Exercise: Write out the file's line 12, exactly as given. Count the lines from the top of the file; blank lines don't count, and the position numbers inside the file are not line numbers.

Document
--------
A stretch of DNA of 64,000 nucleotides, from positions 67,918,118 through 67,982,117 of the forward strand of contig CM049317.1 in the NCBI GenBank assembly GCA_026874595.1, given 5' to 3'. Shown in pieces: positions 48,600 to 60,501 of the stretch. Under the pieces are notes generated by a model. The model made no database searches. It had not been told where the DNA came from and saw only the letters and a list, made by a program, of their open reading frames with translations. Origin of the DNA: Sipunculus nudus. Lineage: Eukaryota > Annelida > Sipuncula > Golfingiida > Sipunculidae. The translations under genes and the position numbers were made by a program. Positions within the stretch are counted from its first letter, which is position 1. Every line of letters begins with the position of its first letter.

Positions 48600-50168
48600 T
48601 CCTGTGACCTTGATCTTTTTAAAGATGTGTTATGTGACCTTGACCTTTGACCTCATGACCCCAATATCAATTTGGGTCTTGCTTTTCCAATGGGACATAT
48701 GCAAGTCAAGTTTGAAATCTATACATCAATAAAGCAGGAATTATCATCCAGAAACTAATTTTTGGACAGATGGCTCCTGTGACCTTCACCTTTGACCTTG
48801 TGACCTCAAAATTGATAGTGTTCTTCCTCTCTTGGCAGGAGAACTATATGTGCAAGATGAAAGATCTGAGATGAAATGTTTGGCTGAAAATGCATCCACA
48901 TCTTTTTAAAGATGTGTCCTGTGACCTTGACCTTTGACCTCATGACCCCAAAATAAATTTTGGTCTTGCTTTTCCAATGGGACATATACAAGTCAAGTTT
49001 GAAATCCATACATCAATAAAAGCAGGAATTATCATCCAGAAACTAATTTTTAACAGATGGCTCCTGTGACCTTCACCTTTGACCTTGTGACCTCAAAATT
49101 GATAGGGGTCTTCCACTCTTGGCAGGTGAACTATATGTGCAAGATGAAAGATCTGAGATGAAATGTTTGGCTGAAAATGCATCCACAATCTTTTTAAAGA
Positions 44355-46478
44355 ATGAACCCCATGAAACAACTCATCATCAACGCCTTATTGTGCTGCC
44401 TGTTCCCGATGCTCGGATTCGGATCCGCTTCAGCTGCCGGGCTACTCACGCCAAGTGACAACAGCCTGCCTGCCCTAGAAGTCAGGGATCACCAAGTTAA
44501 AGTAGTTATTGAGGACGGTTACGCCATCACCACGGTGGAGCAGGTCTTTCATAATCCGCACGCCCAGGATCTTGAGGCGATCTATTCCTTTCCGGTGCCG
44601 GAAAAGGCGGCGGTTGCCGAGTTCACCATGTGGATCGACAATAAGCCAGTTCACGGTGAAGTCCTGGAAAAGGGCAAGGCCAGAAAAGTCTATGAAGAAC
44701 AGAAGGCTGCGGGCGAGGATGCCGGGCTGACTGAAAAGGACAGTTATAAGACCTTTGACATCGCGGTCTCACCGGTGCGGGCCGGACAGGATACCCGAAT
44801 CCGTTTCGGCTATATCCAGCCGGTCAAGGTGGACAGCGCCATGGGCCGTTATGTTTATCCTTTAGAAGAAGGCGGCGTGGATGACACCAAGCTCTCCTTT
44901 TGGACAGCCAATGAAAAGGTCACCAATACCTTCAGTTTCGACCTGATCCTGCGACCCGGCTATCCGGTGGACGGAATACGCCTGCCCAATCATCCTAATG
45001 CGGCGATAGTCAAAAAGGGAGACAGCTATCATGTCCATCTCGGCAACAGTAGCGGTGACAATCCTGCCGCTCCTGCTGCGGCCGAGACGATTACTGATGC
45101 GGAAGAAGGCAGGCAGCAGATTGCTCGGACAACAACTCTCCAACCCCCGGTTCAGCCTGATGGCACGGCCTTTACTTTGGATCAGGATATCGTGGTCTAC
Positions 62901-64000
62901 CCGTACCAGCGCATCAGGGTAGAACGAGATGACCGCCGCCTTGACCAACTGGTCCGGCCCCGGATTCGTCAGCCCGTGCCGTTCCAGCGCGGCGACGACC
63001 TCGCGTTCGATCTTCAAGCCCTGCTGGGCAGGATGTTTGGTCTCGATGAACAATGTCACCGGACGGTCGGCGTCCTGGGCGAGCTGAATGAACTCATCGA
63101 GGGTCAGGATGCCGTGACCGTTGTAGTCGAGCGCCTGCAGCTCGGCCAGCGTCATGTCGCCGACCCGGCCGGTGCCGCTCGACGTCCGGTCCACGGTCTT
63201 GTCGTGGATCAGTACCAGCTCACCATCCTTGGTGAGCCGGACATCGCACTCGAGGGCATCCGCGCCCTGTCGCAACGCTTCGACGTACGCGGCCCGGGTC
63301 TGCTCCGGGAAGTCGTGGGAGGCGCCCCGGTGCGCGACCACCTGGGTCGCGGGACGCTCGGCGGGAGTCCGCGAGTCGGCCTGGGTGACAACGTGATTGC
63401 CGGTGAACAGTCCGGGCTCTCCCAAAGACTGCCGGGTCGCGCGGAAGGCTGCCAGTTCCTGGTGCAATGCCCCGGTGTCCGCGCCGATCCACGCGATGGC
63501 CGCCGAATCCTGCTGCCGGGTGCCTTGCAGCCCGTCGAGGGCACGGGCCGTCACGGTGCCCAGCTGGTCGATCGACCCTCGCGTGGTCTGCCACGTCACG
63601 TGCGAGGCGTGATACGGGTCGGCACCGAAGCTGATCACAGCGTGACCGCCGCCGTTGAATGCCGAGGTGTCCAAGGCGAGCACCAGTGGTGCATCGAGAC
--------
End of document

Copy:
44401 TGTTCCCGATGCTCGGATTCGGATCCGCTTCAGCTGCCGGGCTACTCACGCCAAGTGACAACAGCCTGCCTGCCCTAGAAGTCAGGGATCACCAAGTTAA